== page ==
Sheila Hylton

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Sheila Hylton
Born1956
London, England
GenresReggae
Occupation(s)Singer
Years active1978–present
LabelsIsland Records

Sheila Hylton (born 1956)[1] is a British reggae singer who spent most of her childhood in Kingston, Jamaica. She is best known for the singles "Breakfast in Bed" and "The Bed's Too Big Without You".

Career[edit]

Born in London in 1956, Hylton was sent to live with her grandparents in Kingston at the age of 5.[2][3][4]

Hylton's earliest exposure to music was through the record collection of her grandfather who was a jazz fan.[citation needed] As a young woman she listened to and absorbed the works of the greatest female jazz singers.[citation needed] Her earliest experience in the music industry was as a secretary at Total Sounds in Kingston, but started recording for Harry J while working as an air hostess for Air Jamaica, her first single, "Don't Ask My Neighbour", was a local hit,[3] and she also released a cover of Ebony's "Life in the Country".[4]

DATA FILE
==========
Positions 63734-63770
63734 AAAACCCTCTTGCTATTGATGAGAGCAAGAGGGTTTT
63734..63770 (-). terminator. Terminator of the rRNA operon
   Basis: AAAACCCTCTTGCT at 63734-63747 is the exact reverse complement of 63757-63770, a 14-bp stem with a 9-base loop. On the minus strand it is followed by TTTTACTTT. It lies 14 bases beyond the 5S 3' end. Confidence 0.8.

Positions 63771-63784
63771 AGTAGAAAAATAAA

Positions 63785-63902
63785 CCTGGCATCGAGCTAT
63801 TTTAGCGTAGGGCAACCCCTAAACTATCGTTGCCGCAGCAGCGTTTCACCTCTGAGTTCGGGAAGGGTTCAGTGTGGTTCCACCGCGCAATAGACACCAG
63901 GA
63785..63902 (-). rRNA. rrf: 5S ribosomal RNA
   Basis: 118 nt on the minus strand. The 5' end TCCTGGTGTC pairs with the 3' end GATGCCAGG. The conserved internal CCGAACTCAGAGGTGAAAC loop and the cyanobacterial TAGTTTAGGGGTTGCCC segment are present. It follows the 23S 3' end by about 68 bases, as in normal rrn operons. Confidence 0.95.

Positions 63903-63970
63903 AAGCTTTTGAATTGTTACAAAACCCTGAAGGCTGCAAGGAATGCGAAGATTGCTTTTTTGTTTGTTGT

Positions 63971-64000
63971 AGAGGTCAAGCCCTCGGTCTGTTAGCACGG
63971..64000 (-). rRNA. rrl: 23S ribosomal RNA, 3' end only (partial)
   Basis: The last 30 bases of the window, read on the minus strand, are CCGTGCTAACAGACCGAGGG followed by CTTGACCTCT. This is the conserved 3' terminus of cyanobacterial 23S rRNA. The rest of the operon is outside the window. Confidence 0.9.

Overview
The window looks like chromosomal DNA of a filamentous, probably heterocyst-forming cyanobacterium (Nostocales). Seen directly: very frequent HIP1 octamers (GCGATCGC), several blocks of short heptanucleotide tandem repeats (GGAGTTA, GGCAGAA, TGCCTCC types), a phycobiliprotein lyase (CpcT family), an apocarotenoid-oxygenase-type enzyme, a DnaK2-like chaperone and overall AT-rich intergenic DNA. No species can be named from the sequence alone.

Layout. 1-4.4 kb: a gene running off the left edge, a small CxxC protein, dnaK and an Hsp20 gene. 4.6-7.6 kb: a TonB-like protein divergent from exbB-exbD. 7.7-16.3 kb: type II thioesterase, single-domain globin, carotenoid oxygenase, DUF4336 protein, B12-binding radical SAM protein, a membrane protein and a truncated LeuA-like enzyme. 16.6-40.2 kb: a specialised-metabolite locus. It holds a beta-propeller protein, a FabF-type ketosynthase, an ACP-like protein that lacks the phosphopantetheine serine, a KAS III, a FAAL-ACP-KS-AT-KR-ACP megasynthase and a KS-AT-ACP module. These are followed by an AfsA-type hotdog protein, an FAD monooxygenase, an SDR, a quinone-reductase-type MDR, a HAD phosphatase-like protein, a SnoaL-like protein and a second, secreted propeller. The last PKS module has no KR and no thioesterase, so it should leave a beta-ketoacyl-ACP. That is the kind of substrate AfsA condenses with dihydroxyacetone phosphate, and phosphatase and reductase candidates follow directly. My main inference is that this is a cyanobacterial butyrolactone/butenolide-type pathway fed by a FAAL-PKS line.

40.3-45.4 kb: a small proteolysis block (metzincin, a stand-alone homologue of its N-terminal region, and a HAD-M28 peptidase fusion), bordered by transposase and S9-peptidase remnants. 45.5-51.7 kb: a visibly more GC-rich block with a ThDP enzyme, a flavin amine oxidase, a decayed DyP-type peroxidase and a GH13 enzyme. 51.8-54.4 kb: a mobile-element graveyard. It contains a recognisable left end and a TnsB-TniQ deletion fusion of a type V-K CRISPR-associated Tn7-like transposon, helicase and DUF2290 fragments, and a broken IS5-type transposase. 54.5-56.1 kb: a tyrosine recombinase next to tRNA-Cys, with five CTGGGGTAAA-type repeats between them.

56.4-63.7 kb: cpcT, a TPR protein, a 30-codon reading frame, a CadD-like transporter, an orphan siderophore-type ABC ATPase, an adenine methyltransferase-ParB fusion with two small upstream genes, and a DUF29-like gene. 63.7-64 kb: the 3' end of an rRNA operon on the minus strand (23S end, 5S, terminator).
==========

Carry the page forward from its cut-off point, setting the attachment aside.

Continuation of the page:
Island Records signed her to their Mango label. Hylton had her first major international success with a Harry J-produced cover of "Breakfast in Bed", which peaked at no. 57 on the UK Singles Chart in 1979.[3][5] Hylton then recorded a version of The Police's "The Bed's Too Big Without You" which also charted in the UK (no. 35 UK,[5] 1981). She had success on the reggae charts in 1983 with "Let's Dance", before moving to the United States the following year.[3]

In 1995 she recorded a cover of "My World Is Empty Without You" after returning to Jamaica and signing to Tommy Cowan's Talent Corporation.[3]

In 2006, she released her first album, Steppin.[4]

She has also worked as a model.[4]

References[edit]

  1. ^ Cap.jamrid.com
  2. ^ Sheilahylton.com – accessed March 2009 Archived 15 April 2009 at the Wayback Machine
  3. ^ a b c d e "Sheila Hylton Biography", AllMusic. Retrieved 15 September 2017
  4. ^ a b c d Jackson, Kevin (2017) "Sheila Hylton returns with True Love", Jamaica Observer, 20 August 2017. Retrieved 15 September 2017
  5. ^ a b Roberts, David (2006). British Hit Singles & Albums (19th ed.). London: Guinness World Records Limited. p. 264. ISBN 1-904994-10-5.